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Normal Force and Energy

  1. Nov 7, 2004 #1
    A small mass m slides without friction along the looped apparatus.

    If the mass is to remain on the track at all times, even at the top of the loop of radius r.

    If the release height is 2h,

    calculate the normal force

    a. exerted by the the track at the bottom of the loop. 11mg
    b. exerted by the track at the top of the loop. 5 mg
    c. exerted by the track after the block exits the loop onto the flat section. mg

    I know the conservation of mechanical energy is used, but I do not know how to tie it in with solving to find the normal force.

    Please help me in any way possible. Thanks.

    How do you know when to use the conservation of energy formula and the work energy theorem?
  2. jcsd
  3. Nov 7, 2004 #2


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    The component of gravity along the normal+plus the normal force must yield the centripetal acceleration of the object.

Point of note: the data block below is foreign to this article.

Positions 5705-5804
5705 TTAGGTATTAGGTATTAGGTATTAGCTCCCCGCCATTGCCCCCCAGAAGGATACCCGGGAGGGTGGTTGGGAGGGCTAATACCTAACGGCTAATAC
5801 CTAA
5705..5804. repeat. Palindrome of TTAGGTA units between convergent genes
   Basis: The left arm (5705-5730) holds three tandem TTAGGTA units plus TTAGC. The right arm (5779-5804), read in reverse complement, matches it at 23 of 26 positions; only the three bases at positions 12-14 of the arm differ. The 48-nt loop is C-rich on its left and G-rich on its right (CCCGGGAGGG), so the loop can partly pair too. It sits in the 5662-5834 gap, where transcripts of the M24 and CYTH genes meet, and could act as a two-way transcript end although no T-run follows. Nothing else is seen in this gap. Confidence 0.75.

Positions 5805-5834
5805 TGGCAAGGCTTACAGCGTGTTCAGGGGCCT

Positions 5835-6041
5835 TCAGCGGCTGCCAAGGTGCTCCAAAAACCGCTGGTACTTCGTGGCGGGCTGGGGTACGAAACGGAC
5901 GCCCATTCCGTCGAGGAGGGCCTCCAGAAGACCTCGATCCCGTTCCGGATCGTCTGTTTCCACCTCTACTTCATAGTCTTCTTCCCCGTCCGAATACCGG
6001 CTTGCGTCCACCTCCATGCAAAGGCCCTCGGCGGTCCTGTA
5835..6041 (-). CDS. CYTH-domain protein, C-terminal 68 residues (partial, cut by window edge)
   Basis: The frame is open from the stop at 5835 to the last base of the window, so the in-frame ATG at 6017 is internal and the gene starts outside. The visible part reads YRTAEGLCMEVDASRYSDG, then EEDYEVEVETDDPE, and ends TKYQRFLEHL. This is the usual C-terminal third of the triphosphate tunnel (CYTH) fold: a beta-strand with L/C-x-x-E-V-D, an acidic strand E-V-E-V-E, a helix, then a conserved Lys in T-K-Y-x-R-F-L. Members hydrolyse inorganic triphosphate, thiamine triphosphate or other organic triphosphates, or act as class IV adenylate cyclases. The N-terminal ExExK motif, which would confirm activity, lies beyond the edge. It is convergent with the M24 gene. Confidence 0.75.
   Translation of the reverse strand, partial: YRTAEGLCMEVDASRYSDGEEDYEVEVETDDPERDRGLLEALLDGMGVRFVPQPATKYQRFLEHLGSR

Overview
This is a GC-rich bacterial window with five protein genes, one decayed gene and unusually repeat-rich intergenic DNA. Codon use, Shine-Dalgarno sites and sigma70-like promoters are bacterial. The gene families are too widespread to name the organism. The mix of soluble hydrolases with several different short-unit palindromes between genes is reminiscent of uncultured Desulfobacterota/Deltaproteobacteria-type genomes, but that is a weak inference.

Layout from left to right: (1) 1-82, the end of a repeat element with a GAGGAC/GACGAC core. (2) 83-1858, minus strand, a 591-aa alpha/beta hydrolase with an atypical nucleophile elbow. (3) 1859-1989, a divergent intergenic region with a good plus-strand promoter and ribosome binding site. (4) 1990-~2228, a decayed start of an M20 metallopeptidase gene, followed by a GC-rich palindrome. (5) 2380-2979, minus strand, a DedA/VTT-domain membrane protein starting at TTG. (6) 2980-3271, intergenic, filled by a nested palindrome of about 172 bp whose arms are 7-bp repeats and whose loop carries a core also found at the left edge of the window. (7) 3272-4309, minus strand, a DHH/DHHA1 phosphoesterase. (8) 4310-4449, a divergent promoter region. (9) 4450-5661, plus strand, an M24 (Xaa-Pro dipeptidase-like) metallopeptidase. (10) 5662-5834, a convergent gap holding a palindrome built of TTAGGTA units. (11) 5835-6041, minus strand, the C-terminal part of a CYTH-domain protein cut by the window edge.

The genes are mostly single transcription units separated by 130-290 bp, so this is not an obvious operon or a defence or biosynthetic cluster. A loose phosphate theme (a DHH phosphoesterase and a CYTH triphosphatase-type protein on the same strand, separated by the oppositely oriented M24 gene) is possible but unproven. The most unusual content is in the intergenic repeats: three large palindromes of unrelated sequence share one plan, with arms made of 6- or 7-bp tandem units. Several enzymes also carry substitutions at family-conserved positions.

4. Nov 7, 2004 #3
    When there is only one force acting on the object, you can use the Work Energy Theorem (for example, a cart along a path with neglible friction). However, when a spring is used, with e.g. Elastic energy and gravitational energy (kinetic as well), you must use the conservation of energy.
  5. Nov 8, 2004 #4
    I know at the top that F_n + mg = (mv^2)/r, but must I set it up in accord with the conservation of energy theorem. If so, how?
  6. Nov 8, 2004 #5
    Determine v by using conservation of energy.
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